A couple years ago when I took an Art history course, I fell in love with illuminated manuscripts. They are beautifully detailed works of art so searched online and found St John's Bible. The St. Johns Abbey and University commissioned Donald Jackson to produce a hand written, hand illuminated bible. I bought one for my folks, because you know parents are the world's hardest people to buy gifts for, because they have everything. They loved it and I enjoyed sharing it with them. Which brings us to the 12th century or back to the 12 Century (1101-1200 AD) as it were.
Back in the 12th century, during the middle ages, books were made by hand, one at a time with ink, pens, brushes and paint on vellum or parchment. Paper made of cotton and linen began to replace parchment in the 1200's but paper really didn't come into common use in Europe until the 1400's. The Christian church was the center of learning in Europe and medieval books were made by monks and nuns in the scriptorium. The Chinese invented movable clay type during the 1100's and the Europeans didn't have moveable type until the mid 1400's. When the demand for books increased, rulers set up workshops in palaces and put them under the direction of well-known scholars.
I'll let you in on a secret. I'm not a huge fan of historical fiction. I'm very picky about my reads and they must be well written and the storyline intriguing enough to hold my attention. So when I decided to do the Centuries challenge, it surprised me to find had so many books from different eras on my shelves. Figured I'd pick the 12th Century to begin with, because if I managed to read at least one book a month from each century progressively, by the end of the year, I'd be in the present. However, once started perusing the shelves, and seeing all my choices, can guarantee my reading will be all over the map this year.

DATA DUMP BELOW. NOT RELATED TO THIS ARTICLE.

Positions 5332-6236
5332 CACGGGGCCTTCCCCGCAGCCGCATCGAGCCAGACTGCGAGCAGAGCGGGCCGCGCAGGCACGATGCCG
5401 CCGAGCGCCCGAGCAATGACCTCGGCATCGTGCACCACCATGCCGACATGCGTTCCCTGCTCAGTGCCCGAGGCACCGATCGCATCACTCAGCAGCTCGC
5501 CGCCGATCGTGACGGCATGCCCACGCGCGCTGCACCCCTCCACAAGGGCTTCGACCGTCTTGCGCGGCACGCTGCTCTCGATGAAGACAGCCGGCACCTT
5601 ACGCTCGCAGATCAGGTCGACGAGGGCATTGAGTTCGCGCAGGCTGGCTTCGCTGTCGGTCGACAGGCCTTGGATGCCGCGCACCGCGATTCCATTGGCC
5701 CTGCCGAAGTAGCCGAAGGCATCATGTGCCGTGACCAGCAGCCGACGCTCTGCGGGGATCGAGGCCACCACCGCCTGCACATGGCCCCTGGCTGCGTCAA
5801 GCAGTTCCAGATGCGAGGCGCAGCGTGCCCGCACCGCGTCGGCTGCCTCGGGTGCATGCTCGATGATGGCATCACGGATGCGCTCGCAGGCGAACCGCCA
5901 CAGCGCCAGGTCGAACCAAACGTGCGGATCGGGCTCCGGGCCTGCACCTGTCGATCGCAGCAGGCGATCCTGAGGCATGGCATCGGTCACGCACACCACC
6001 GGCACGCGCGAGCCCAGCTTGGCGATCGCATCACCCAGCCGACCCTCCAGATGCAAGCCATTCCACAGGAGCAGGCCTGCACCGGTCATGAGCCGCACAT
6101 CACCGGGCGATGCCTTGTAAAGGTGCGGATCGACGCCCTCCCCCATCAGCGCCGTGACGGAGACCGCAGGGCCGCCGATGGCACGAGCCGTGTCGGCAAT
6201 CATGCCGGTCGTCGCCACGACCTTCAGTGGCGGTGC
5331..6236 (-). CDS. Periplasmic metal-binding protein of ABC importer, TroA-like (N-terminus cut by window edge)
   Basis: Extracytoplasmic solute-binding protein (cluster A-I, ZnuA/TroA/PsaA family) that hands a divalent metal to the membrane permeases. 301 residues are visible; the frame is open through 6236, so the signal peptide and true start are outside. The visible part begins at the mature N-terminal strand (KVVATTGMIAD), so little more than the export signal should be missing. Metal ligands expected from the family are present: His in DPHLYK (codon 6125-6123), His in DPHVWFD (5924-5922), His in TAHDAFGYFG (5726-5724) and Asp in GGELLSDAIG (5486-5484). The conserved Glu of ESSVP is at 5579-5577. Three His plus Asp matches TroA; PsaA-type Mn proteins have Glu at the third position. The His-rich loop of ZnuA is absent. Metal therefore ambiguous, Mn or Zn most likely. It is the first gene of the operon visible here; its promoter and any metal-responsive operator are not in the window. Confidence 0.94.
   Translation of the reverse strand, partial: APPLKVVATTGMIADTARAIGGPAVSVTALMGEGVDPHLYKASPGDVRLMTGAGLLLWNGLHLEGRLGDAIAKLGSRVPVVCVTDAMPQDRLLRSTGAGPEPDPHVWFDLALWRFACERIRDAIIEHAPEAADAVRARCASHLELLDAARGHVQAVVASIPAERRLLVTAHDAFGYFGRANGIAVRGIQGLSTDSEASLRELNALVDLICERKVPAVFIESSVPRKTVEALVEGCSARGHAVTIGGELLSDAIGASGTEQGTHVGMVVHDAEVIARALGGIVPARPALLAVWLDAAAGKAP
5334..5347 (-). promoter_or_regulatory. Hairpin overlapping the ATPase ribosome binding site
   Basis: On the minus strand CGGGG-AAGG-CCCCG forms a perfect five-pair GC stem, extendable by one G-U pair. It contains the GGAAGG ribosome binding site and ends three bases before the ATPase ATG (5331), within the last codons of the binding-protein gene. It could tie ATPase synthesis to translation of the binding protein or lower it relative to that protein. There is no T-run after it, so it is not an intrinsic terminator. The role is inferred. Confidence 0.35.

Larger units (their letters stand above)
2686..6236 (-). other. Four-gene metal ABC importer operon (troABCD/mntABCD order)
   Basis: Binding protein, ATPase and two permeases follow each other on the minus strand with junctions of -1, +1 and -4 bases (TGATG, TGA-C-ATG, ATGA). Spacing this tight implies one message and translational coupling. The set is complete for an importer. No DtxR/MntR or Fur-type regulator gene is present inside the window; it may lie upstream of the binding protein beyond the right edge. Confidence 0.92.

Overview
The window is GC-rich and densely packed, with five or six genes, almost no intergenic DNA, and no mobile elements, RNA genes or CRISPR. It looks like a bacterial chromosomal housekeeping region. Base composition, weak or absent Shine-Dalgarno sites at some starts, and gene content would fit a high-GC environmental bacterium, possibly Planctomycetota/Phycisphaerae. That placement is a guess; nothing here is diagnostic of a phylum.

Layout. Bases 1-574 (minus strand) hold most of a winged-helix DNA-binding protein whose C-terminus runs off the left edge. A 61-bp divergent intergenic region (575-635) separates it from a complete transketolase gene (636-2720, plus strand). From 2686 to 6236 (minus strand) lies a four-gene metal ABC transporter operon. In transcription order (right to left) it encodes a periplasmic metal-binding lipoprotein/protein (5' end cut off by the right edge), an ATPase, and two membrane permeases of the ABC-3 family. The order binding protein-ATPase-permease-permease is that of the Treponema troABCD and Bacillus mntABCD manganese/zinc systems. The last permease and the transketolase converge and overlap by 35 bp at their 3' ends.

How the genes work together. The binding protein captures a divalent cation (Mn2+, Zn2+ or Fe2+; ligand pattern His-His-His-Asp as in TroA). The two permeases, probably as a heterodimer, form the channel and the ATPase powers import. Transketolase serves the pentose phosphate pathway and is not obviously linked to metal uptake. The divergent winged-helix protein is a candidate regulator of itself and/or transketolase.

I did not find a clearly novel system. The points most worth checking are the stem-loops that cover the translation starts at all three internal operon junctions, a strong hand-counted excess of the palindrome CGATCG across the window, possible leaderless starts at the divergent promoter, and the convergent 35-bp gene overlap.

Back to the task of reading books either written in the 12th century or set in the 12th century. When I did a search online, I found this goodreads list of the best books published in the 12th century. The list was kind of daunting, so decided I would go with books set in the 12th century. Surprisingly, I found I had a few on my shelves which we had inherited when my husband's mother passed away. She was originally from England, a writer working on an historical fiction novel and had quite a collection. For example, Sharon Kay Penman's When Christ and His Saint's Slept, (and her whole Welsh trilogy but that was set in the 1300's), and Sir Walter Scott's Ivanhoe.
A couple years back I read Elizabeth Chadwick's The Scarlet Lion and fell in love with her writing and the storyline. I've since added Greatest Knight and A Place Beyond Courage to my library. Yes, I'll admit it, I'm a bookaholic, and a book hoarder, and I have more books than bookshelves. Which is one our projects this year, to build wall to wall bookshelves in our master bedroom, but I digress.
Chadwick and Penman and Scott also happen to be on the Goodreads list of Popular 12th Century Books. And I think my buying ban isn't going to last too long because Ellis Peters Chronicles of Brother Caedfal is calling my name. *sigh*